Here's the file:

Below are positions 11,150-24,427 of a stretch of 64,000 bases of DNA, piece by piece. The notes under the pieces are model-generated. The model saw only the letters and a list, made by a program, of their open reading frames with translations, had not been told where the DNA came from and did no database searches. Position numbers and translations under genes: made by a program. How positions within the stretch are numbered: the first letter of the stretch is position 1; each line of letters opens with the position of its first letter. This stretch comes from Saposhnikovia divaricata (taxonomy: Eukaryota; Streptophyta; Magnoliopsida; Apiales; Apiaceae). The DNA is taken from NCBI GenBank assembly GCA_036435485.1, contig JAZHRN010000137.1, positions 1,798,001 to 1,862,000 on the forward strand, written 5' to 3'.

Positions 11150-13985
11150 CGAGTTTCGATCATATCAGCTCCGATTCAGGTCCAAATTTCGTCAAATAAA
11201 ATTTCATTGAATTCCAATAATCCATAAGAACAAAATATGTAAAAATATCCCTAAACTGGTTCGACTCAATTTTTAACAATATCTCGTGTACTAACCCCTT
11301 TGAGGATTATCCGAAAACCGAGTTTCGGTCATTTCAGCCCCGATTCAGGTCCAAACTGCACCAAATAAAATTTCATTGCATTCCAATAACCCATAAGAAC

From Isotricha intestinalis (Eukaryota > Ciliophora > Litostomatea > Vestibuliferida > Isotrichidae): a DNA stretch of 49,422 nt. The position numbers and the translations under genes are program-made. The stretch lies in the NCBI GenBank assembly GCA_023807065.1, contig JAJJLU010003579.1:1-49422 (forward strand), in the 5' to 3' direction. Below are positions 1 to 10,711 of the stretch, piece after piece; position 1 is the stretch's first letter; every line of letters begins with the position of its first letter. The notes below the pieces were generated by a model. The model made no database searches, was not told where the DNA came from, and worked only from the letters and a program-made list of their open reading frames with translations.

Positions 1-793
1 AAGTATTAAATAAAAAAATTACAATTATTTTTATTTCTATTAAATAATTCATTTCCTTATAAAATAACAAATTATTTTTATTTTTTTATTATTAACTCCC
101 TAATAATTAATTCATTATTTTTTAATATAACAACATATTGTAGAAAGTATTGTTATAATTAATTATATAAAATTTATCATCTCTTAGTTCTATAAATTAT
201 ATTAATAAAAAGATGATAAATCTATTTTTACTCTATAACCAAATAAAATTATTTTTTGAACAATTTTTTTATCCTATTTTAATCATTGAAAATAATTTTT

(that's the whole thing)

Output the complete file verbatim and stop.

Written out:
Below are positions 11,150-24,427 of a stretch of 64,000 bases of DNA, piece by piece. The notes under the pieces are model-generated. The model saw only the letters and a list, made by a program, of their open reading frames with translations, had not been told where the DNA came from and did no database searches. Position numbers and translations under genes: made by a program. How positions within the stretch are numbered: the first letter of the stretch is position 1; each line of letters opens with the position of its first letter. This stretch comes from Saposhnikovia divaricata (taxonomy: Eukaryota; Streptophyta; Magnoliopsida; Apiales; Apiaceae). The DNA is taken from NCBI GenBank assembly GCA_036435485.1, contig JAZHRN010000137.1, positions 1,798,001 to 1,862,000 on the forward strand, written 5' to 3'.

Positions 11150-13985
11150 CGAGTTTCGATCATATCAGCTCCGATTCAGGTCCAAATTTCGTCAAATAAA
11201 ATTTCATTGAATTCCAATAATCCATAAGAACAAAATATGTAAAAATATCCCTAAACTGGTTCGACTCAATTTTTAACAATATCTCGTGTACTAACCCCTT
11301 TGAGGATTATCCGAAAACCGAGTTTCGGTCATTTCAGCCCCGATTCAGGTCCAAACTGCACCAAATAAAATTTCATTGCATTCCAATAACCCATAAGAAC

From Isotricha intestinalis (Eukaryota > Ciliophora > Litostomatea > Vestibuliferida > Isotrichidae): a DNA stretch of 49,422 nt. The position numbers and the translations under genes are program-made. The stretch lies in the NCBI GenBank assembly GCA_023807065.1, contig JAJJLU010003579.1:1-49422 (forward strand), in the 5' to 3' direction. Below are positions 1 to 10,711 of the stretch, piece after piece; position 1 is the stretch's first letter; every line of letters begins with the position of its first letter. The notes below the pieces were generated by a model. The model made no database searches, was not told where the DNA came from, and worked only from the letters and a program-made list of their open reading frames with translations.

Positions 1-793
1 AAGTATTAAATAAAAAAATTACAATTATTTTTATTTCTATTAAATAATTCATTTCCTTATAAAATAACAAATTATTTTTATTTTTTTATTATTAACTCCC
101 TAATAATTAATTCATTATTTTTTAATATAACAACATATTGTAGAAAGTATTGTTATAATTAATTATATAAAATTTATCATCTCTTAGTTCTATAAATTAT
201 ATTAATAAAAAGATGATAAATCTATTTTTACTCTATAACCAAATAAAATTATTTTTTGAACAATTTTTTTATCCTATTTTAATCATTGAAAATAATTTTT